4. Darkening the sky

You can use the AI Augmented Sky feature on its own, but it’s even more effective when used with the other editing tools. To add some depth and gradation to the sky, we’ve used the Adjustable Gradient tool in the Pro workspace to increase the Exposure for the bottom part of the picture and reduce the Exposure and increase the Contrast for the top.

5. Smart Contrast

Finally, to add a little more ‘sparkle’ to this picture, we’ve used another new feature in Luminar – Smart Contrast. Regular contrast adjustments can leave parts of the picture too dark or light and make key detail disappear; the Smart Contrast slider is much better at preserving details and tones while still adding a lot more ‘bite’. You’ll find it in the Light panel in the Essentials workspace. (If you want regular Curves adjustments, click the Advanced Settings button.)

AI Augmented Sky tools

Learn about the key AI Augmented Sky controls

1. Choose an object
Choose an object for your augmented sky via this drop-down menu. There are no mountains behind the town of Pisa, but the building tones and the landscape are a good match. 

2. Place Object
Click here to select the object you’ve added and display handles for moving it, resizing and rotating it as required to fit the scene. Here, the mountains needed to be resized and repositioned to fit the composition.

3. Sky effects
Your sky augmentation should blend in with the hues and tones of your image as effectively as possible. Amount controls the transparency of your object, Warmth changes its color balance, and Relight adapts it to the main image.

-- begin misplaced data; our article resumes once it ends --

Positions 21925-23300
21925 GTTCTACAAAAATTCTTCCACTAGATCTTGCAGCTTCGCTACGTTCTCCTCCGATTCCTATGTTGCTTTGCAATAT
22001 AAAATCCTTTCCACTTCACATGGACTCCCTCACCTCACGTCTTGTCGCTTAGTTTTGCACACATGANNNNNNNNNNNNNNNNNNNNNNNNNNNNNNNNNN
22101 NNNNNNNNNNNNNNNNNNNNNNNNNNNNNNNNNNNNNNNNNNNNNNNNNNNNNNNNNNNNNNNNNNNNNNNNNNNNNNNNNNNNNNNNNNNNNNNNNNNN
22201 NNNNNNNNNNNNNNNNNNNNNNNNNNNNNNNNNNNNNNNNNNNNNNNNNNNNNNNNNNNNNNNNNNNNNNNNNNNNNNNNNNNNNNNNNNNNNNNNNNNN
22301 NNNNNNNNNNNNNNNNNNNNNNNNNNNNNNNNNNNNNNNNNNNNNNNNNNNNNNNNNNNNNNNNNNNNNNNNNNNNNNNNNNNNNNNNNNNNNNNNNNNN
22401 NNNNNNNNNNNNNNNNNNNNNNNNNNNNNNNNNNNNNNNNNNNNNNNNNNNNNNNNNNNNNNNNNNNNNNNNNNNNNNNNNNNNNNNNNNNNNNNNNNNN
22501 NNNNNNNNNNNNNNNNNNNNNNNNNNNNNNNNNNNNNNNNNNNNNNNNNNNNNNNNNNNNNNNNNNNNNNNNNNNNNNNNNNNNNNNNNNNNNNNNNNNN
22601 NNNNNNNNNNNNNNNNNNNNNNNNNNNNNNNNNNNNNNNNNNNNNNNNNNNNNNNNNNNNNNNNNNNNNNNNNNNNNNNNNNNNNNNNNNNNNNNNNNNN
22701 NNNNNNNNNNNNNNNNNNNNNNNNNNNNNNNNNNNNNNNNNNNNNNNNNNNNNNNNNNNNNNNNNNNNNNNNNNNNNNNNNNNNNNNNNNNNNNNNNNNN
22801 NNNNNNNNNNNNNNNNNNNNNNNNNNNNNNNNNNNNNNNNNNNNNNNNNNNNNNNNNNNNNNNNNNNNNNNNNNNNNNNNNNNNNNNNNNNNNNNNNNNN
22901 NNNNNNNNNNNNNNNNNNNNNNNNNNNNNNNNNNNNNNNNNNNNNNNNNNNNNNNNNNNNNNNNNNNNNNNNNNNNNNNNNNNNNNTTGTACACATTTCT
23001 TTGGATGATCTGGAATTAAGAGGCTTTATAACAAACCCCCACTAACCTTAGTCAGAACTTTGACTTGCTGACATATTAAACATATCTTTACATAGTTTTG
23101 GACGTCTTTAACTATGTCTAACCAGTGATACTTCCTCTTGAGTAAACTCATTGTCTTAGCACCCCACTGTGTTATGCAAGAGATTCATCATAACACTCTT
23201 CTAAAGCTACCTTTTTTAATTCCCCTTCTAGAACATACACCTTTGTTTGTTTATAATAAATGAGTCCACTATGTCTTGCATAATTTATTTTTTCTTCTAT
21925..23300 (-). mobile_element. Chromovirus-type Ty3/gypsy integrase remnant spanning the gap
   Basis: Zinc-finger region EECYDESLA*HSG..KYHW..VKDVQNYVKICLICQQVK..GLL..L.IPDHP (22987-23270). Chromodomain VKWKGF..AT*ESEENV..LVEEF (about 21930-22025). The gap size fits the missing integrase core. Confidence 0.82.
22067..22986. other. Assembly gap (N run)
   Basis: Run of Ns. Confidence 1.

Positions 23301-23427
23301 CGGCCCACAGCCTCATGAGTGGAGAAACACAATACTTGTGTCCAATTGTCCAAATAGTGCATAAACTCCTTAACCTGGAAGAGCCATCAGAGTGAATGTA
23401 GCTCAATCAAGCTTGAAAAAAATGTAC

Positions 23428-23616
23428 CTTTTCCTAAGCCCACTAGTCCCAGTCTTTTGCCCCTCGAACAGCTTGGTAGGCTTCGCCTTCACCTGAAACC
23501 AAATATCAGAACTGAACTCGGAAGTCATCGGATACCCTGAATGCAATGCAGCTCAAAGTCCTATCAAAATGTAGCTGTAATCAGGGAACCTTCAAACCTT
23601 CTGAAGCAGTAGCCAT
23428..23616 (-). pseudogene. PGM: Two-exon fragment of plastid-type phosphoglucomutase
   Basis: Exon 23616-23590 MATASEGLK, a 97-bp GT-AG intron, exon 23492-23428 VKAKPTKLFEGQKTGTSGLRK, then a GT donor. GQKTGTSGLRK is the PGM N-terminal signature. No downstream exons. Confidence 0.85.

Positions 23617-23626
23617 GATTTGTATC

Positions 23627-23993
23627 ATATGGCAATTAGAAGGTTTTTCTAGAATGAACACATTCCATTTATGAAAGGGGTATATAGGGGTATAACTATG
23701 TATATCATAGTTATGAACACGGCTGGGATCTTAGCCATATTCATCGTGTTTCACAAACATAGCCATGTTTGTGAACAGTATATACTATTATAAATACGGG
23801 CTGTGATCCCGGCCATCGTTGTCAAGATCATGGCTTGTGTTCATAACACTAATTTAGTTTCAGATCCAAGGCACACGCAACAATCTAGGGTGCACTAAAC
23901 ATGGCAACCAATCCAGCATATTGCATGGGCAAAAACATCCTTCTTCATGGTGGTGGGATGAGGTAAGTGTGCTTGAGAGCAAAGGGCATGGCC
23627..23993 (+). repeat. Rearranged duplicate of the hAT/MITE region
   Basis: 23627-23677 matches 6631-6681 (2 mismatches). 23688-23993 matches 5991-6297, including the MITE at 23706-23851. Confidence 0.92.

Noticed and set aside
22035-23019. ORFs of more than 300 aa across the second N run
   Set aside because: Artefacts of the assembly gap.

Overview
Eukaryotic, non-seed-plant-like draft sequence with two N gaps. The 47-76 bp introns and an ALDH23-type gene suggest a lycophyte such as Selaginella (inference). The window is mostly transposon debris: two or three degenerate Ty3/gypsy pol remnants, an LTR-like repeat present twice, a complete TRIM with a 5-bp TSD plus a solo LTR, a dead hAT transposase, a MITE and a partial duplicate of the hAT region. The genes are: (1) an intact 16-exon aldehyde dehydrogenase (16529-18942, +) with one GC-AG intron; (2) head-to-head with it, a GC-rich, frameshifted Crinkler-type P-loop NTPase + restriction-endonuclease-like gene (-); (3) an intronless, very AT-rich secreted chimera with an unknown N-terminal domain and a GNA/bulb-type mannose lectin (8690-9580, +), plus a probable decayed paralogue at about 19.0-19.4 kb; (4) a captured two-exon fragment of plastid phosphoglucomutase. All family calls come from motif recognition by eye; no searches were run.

4. Mask Refinement
Sometimes the mask created around complex outlines isn’t quite right, but mostly Luminar does a remarkable job.

5. Defocus
Here you’d expect both the scene and the mountains to be sharp, so we don’t need the Defocus slider. You might use it if you’re shooting a close-up or with a wide aperture that throws the background out of focus.

6. Edit Mask
You can get masking problems near the horizon, especially with hazy, poorly defined detail. Use this button if you need to manually mask the areas affected by the Augmented Sky tool.

Three more augmented skies

Here’s a taste of the sky effects you can create in Luminar 4

Icelandic church with birds

Augmented skies don’t have to be extreme. This image of an Icelandic church has been enhanced with a flock of birds that look quite natural in this setting. Luminar did a terrific job of masking the landscape and the church roof, but we needed the manual masking tools to remove some birds from the church’s white walls.

Pisa Cathedral